A suburban building boom is extending Kaiser Permanente’s geographic spread across metro Atlanta.
The California-based nonprofit health plan says it’s adding new medical offices early in 2011 in Conyers and Fayetteville. Those two centers, along with one in downtown Atlanta, would make 11 new Kaiser medical clinic openings in a little more than a year.
“We also have plans for additional facilities,” said Peter Andruszkiewicz, president of Kaiser Permanente Georgia. The organization currently operates 24 medical facilities overall in the Atlanta area.
The objective is to build market share and put more facilities within an easy drive of Kaiser members. Kaiser has about 230,000 members in its Georgia health plan, which concentrates on the Atlanta area. Kaiser’s membership dipped when it lost a state employees contract, but the health plan says it expects an uptick in enrollment in January.
There has even been talk of a Kaiser partnership with Piedmont Hospital’s parent company to purchase Saint Joseph’s Hospital of Atlanta.
All points of the compass
Over the past year, Kaiser Permanente has opened new facilities in downtown Decatur, east Cobb County, Lawrenceville, Holly Springs, northeast Cobb, Snellville, Douglasville and Newnan.
“We’re trying to make access to our health care providers more convenient for our members in metro Atlanta,’’ said Kaiser spokeswoman Kerri Hartsfield. “Our goal is to have members within a 20-minute drive of a primary care physician.’’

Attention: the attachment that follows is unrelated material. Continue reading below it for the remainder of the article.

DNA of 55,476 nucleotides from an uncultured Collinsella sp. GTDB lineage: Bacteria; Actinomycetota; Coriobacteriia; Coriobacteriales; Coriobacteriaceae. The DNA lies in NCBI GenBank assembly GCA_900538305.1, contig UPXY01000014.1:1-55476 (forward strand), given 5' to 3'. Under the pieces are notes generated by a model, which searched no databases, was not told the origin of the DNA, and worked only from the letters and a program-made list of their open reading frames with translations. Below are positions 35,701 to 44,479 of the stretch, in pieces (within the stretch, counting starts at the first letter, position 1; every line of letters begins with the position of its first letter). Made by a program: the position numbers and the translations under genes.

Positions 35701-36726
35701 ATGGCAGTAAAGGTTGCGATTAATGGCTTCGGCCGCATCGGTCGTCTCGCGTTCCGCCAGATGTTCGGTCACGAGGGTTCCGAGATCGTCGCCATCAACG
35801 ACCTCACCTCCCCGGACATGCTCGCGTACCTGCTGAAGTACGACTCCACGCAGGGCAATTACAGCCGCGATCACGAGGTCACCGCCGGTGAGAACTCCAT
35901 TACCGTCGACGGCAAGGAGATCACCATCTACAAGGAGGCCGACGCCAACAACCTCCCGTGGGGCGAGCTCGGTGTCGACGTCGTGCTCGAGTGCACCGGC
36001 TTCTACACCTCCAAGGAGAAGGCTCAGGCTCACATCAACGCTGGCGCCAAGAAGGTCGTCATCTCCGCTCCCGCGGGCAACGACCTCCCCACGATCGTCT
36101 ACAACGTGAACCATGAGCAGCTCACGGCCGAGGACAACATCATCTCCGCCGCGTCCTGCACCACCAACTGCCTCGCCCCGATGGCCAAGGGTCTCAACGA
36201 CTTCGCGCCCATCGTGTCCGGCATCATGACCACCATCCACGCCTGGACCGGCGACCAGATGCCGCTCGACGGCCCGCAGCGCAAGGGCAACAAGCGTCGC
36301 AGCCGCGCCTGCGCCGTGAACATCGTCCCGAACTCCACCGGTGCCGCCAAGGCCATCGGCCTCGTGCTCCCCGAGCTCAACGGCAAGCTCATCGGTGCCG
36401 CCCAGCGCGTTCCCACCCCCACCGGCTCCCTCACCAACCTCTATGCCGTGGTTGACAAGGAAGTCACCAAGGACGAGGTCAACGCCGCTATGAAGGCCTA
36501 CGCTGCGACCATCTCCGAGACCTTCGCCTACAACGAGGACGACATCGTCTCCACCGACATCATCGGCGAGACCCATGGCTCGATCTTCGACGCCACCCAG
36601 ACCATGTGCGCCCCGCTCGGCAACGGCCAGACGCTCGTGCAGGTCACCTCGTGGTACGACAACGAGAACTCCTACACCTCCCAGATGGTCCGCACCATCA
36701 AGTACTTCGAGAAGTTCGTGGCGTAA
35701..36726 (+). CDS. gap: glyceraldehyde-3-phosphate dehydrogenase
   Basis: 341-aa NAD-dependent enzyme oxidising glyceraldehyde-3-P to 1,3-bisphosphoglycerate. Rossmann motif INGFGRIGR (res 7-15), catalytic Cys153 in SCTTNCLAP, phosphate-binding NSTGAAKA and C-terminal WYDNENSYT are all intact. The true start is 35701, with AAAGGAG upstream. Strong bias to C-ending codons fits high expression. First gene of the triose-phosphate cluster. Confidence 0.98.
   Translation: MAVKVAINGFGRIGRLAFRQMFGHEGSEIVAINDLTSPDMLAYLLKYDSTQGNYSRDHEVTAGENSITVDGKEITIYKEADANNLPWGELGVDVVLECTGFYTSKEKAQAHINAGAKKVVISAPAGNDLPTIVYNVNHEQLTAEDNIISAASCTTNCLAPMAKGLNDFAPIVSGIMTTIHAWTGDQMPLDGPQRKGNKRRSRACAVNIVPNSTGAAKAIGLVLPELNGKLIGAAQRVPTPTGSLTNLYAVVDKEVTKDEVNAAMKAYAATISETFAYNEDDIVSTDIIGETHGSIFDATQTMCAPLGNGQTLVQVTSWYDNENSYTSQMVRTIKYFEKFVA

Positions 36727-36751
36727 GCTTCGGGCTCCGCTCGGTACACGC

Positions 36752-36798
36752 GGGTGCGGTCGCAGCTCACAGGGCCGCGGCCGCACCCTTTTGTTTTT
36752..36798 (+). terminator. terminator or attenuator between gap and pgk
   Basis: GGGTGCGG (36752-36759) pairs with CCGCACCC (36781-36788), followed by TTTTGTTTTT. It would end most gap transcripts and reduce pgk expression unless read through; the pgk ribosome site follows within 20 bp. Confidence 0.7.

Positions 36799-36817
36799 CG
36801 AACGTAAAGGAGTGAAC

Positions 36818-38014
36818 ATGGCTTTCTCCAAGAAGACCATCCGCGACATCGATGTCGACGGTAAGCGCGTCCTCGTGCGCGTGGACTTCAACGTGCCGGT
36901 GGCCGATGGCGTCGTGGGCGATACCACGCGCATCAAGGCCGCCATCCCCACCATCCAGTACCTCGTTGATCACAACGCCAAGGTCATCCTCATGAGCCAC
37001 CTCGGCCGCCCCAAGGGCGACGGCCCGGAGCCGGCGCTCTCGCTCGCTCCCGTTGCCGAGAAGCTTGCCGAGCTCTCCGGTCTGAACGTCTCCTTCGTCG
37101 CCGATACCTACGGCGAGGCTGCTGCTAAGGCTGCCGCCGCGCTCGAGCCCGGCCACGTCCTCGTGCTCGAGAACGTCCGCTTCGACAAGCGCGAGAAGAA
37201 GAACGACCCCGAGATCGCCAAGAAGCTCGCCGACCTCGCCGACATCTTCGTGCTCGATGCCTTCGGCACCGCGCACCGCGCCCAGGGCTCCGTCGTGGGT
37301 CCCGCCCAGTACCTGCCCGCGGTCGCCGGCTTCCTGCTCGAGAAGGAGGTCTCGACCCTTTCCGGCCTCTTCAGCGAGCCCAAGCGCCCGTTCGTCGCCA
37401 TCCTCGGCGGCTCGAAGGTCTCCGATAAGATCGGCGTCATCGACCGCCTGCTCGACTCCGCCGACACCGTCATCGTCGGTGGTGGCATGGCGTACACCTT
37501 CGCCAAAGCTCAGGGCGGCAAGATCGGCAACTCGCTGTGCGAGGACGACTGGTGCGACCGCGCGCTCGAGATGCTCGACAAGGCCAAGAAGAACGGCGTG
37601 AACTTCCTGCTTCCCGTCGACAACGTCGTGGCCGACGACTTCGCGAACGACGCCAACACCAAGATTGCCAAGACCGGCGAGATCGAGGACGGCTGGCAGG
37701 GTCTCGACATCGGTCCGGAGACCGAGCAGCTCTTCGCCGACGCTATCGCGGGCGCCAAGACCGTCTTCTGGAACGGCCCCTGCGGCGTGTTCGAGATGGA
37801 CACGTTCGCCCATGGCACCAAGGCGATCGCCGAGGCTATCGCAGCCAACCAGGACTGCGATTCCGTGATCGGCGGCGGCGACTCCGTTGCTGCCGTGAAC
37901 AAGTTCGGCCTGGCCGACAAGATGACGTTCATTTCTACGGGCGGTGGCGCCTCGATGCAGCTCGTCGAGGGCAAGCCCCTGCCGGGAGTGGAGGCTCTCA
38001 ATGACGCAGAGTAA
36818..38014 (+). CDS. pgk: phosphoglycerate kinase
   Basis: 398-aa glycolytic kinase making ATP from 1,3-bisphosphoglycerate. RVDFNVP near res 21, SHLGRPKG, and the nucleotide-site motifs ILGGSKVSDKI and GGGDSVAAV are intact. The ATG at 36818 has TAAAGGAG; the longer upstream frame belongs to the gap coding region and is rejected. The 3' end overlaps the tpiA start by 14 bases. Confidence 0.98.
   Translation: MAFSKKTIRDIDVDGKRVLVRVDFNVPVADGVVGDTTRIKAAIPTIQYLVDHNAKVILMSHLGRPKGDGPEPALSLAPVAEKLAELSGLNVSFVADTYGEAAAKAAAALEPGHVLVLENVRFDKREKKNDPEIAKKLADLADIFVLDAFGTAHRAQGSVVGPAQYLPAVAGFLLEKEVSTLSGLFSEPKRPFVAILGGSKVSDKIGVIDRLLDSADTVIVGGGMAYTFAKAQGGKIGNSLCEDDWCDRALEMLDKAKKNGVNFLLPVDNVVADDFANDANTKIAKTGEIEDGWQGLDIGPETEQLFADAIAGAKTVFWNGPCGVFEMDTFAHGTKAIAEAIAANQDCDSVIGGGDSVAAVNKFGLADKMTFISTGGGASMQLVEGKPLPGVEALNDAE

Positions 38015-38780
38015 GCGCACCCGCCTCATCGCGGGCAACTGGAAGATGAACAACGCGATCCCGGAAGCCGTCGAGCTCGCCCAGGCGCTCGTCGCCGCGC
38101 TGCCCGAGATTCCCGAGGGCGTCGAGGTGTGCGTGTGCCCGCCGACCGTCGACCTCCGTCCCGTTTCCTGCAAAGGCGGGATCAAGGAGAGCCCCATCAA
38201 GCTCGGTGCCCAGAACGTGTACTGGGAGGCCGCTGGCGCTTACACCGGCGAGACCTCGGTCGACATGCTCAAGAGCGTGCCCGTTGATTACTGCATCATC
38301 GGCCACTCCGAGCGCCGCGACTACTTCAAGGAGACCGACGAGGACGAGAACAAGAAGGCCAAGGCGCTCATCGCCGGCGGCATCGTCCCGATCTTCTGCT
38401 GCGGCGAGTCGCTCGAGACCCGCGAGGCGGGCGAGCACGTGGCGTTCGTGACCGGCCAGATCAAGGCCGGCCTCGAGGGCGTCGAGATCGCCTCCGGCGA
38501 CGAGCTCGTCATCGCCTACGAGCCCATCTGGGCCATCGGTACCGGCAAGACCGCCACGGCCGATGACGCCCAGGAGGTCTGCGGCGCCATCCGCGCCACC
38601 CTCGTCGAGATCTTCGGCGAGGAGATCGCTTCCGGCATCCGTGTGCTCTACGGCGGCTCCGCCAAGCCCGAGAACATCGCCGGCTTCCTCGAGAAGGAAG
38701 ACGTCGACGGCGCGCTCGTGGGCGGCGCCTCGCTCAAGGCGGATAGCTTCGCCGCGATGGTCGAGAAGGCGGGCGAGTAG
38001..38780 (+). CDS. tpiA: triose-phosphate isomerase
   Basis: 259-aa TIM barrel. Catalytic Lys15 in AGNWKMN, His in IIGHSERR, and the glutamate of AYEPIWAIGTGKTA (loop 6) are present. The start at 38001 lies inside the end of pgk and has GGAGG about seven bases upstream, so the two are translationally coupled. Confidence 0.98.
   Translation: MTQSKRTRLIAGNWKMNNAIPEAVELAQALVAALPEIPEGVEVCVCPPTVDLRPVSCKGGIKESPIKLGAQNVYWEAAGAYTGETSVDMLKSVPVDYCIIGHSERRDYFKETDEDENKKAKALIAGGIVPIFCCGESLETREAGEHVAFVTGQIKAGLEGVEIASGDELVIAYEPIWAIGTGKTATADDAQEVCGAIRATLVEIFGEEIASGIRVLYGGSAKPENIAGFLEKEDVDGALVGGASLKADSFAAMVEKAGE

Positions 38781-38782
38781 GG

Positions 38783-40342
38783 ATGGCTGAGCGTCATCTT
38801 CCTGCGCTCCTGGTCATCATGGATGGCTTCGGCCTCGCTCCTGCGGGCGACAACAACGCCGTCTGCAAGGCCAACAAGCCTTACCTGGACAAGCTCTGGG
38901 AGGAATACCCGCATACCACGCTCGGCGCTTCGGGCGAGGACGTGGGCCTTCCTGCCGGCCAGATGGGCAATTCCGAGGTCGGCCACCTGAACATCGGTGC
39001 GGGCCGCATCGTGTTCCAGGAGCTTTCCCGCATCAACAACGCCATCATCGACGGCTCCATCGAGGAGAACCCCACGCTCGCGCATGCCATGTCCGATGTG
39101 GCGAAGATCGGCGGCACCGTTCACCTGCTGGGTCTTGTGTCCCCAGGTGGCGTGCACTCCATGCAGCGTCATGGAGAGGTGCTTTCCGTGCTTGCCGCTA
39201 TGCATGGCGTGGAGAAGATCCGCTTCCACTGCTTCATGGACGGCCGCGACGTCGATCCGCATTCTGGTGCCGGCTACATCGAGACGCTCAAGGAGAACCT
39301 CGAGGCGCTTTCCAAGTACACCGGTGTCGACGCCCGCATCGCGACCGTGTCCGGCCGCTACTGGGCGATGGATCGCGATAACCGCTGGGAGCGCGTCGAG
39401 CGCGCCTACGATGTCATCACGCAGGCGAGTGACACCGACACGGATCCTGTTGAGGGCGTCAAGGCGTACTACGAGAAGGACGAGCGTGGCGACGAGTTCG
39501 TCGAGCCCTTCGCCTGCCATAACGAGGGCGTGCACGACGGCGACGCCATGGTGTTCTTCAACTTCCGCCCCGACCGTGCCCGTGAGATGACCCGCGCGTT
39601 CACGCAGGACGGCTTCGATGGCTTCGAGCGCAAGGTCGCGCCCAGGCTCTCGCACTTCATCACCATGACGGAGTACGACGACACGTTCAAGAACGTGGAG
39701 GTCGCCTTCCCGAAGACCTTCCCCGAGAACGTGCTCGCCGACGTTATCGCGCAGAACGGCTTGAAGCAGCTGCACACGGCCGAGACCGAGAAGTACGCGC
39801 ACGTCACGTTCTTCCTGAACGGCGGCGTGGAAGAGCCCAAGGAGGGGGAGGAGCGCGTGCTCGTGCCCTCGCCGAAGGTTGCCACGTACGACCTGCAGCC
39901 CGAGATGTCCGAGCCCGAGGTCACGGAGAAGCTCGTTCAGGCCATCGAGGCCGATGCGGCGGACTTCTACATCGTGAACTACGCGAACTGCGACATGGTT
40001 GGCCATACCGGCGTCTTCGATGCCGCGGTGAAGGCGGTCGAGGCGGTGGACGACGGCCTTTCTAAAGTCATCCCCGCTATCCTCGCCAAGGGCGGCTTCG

Kaiser did not give a dollar figure for the overall expansion. The two new centers in Conyers and Fayetteville will cost $4.6 million.
Andruszkiewicz says Kaiser in Georgia is re-emphasizing its traditional model: services delivered by its own physicians practicing at its facilities.
Benefiting the business model
Jodie Braner, a Buckhead insurance broker and consultant, says Kaiser has a very distinct business model for the industry, since other insurers, such as Blue Cross and Blue Shield, Aetna and UnitedHealthcare, operate through independent, private practice physicians.
Adding the new centers enhances Kaiser’s appeal, Braner says. “They’re a leader in electronic medical records systems,’’ she says.
The medical center model has been a hurdle to Kaiser as it tries to increase its metro Atlanta market, says Charles Goldberg, regional director of Fox Systems, a consulting firm. But Goldberg, a former Kaiser official, also says the nonprofit’s expansion adds ‘’another level of convenience to better reach out to the population.’’
The spread of medical centers could help Kaiser sell its geographic reach to metro Atlanta employers, and offset the metro traffic problem for its members, Goldberg says.